Will there be a flood of claims after a claim on floods?
The Human Rights Act 1998 was heralded as marking a significant change in our legal system.
To date, its impact has been muted. However, in February of this year in Marcic v Thames Water, the Court of Appeal left the door on human rights ajar for people adversely affected by works, or the lack of them, carried out by public authorities.
Mr Marcic lived in Stanmore, Middlesex. His house stood at the lowest point of Old Church Lane, under which ran a foul sewer and a surface water sewer.His house was regularly and seriously flooded by overflow from both sewers.A mere 15 minutes of heavy rain was sufficient to cause flooding. Mr Marcic claimed against Thames Water - which was responsible for the sewers - in nuisance, and under the Human Rights Act 1998.
His claim was that the failure to provide a proper drainage system infringed his right to respect for his home. Marcic was a test case, fought by Thames because of its potential liability to numerous households similarly at risk.
By the time of the trial, Mr Marcic had been waiting nine years for his flooding problem to be addressed.
Almost nothing had been done by Thames during that time, although Mr Marcic had taken steps himself to try to protect his home. Experts agreed that major engineering works would be needed to stop the flooding.
The problem Mr Marcic faced with pursuing his nuisance claim was that Thames' obligations were defined by the statutory framework under which it operates. Essentially, Mr Marcic's case was that Thames should have carried out works to the sewers; Thames said that it could not be obliged to do so. The judge at first instance decided, after lengthy consideration of the statutory provisions, that Thames was right.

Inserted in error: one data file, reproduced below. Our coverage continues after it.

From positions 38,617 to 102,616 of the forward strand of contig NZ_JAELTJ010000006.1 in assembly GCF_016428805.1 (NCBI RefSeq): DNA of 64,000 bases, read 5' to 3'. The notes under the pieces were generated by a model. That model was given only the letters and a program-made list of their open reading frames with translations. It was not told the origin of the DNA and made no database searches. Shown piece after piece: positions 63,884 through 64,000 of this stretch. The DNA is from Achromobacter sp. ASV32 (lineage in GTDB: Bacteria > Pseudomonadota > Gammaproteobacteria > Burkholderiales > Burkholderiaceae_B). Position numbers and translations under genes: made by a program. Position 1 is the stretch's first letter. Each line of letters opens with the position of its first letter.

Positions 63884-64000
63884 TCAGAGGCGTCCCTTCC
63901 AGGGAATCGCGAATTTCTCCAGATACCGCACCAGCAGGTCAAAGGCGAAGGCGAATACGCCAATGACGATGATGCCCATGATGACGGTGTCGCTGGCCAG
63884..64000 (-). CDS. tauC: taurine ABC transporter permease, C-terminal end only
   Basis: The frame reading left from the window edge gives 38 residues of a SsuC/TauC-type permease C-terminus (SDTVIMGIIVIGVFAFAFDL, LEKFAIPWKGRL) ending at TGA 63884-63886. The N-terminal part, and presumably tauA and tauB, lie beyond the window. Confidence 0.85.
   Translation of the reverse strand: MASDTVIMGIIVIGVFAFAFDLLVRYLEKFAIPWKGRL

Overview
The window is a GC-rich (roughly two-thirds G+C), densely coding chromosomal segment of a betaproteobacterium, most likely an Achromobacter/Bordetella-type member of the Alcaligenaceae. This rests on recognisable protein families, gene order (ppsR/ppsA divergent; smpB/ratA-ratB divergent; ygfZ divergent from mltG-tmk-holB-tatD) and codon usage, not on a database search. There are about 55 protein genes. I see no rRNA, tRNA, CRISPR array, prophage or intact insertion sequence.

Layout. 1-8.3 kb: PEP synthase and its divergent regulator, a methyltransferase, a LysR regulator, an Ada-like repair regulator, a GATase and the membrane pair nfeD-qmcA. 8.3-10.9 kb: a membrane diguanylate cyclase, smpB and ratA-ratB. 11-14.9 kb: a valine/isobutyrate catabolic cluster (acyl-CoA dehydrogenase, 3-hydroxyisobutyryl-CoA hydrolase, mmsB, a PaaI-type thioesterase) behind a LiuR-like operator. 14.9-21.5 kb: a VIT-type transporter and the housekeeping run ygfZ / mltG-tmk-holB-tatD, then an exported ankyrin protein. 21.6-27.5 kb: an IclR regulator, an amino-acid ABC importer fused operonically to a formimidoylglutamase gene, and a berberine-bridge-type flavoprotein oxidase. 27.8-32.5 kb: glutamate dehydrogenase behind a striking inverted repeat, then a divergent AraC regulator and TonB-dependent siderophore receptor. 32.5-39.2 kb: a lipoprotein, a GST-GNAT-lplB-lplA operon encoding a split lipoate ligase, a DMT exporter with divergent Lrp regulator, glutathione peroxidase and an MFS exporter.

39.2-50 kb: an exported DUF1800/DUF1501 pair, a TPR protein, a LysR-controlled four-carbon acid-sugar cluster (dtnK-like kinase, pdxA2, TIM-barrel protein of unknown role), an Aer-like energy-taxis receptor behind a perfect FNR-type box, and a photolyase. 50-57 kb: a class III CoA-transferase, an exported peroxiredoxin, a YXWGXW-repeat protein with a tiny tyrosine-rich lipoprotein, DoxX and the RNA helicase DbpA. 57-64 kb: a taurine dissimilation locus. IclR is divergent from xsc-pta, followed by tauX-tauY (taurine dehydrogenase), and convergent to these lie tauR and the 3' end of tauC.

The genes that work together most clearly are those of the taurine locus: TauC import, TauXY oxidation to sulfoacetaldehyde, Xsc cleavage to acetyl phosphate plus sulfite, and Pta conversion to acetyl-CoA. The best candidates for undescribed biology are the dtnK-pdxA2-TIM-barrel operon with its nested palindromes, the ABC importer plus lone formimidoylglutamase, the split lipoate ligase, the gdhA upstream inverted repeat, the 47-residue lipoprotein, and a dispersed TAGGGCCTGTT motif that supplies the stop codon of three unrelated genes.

But rather than leaving Mr Marcic without a remedy against Thames, the judge went on to decide that the human rights claim succeeded.
Thames' failure to carry out works to bring to an end the repeated flooding of Mr Marcic's house interfered with his human rights.
Both parties appealed. Mr Marcic appealed against the finding that his nuisance claim failed.
Thames appealed against the finding that Mr Marcic's human rights had been infringed. The Court of Appeal allowed Mr Marcic's appeal and rejected Thames'.
In finding that Thames was liable in nuisance, the Court of Appeal's judgment focused on the common law and statutory provisions in that area. It did not dwell long on the human rights aspect, it being unnecessary having found for Mr Marcic on the other grounds. However, what was said about the claim suggests there is potential for human rights to be brought into play in similar circumstances.
The Court of Appeal went further than the judge at first instance who, in considering the claim, had accepted that there had to be a balancing act between Mr Marcic's rights and the competing interests of Thames'other customers.
The judge had agreed that Thames had a wide margin of discretion in deciding how best to allocate its available funds, and how to plan and prioritise its works.
However, having taken those matters into account, he concluded that, on the facts, Mr Marcic's rights had been infringed.
The Court of Appeal hypothesised that Thames' system of priorities might have been entirely fair, and that system might have resulted in no works being planned to assist Mr Marcic in the foreseeable future. Following the reasoning of the judge at first instance, that would have left Mr Marcic with no remedy. The court doubted whether such a result would accord with Mr Marcic's human rights. That suggests that a public authority may have to pay compensation to individuals adversely affected by its carrying out of its tasks, even if those tasks are properly carried out for the benefit for the community as a whole.
This potentially calls into question the liability of public authorities carrying out discretionary statutory functions in numerous areas, even if their discretion is exercised reasonably. It may not be long before another sewerage claim, or a tree root claim, or pest control claim, or pollution abatement claim, appears that tries to push the door open further.